Driving With Propane
From inside the Roush-modified F-150, there's nothing to tip you off that you're driving a propane-powered truck. It drives like its gas-burning counterpart in almost every respect, except how it starts. When you key the ignition, the gauges come to life and the radio turns on, but nothing else happens. If it's cold out, the fuel system takes up to ten seconds to pressurize. Then, once it's darn good and ready, the starter motor magically engages and the truck fires. (On warmer days, or when the engine is at operating temperature, the starting sequence requires less than three seconds.)
The truck quickly settles into an idle that's just as smooth as that of the standard 5.4-liter Ford V-8. It sounds the same, too. Importantly, the powerplant doesn't exhibit any cold-blooded characteristics, and the truck can be driven away from the curb as quickly as the driver moves the shifter into D.
On the road, my initial concerns about carrying 59 gallons of fuel above the axles are quickly allayed. The Super Crew Cab is designed to haul more than 1700 pounds of payload; LP weighs 4.23 pounds/gallon, so a full tank weighs less than 250 pounds. The truck's handling and braking capabilities aren't stressed by the new fuel system, and we confirmed this during a week of driving.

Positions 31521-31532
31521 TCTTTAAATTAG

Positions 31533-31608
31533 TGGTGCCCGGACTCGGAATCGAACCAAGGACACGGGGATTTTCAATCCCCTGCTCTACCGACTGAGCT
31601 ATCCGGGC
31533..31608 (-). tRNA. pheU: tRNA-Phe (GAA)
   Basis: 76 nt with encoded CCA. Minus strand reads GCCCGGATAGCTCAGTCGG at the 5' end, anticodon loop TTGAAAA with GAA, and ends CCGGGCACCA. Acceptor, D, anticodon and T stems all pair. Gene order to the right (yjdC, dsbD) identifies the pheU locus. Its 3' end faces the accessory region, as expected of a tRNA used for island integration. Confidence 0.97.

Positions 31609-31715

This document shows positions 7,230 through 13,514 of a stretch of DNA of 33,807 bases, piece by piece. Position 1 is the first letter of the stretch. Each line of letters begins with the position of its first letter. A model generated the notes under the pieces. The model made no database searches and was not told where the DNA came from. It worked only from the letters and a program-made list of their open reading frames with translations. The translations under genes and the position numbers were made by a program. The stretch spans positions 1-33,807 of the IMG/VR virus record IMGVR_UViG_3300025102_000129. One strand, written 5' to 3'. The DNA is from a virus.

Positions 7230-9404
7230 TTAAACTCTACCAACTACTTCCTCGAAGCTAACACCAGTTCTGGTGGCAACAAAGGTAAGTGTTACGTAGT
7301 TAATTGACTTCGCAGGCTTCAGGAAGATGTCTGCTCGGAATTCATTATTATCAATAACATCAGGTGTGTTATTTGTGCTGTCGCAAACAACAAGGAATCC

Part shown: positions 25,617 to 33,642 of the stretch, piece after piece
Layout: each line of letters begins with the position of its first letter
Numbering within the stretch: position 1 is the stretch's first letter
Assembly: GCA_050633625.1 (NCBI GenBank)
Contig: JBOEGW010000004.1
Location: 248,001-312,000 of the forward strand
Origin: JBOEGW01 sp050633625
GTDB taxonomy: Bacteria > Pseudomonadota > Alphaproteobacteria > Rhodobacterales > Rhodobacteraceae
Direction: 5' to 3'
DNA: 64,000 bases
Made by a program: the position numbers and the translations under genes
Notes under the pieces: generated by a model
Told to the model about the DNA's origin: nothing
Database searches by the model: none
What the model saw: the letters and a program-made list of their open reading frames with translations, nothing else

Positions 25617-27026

Spending so much time behind the wheel gave us the chance to evaluate Roush's revised programming for the engine control module. Often, modified vehicles have advantages in some dynamic tests but suffer in normal driving situations. Not so with the Roush truck. Very gentle throttle applications generated very smooth acceleration. Jumping on the right pedal launched the truck with authority, and there were no flat spots in the acceleration. In a word, Roush's new powertrain calibrations are perfect.
Since Roush changed nothing else in the truck, our rear-wheel-drive XLT Super Crew performed exactly like a gasoline-powered 2008 F-150 in all other respects, including ride quality and quietness. In light of the recent launches of the 2009 Dodge Ram and the 2009 F-150, however, it's clear that the 2008 F-150 is getting old in terms of handling dynamics and ride refinement. At this time, Roush hasn't announced a conversion for 2009 F-150s.
Regarding fuel economy, the F-150 travels about 10 percent fewer miles per gallon on LP than on gasoline, so average driving delivers about 13 mpg. This loss is more than made up for by the lower cost of LP fuel, which usually tracks about 75 percent of the cost of gasoline. The net is that an LP F-150 costs less to run per mile than its gasoline-swilling counterpart.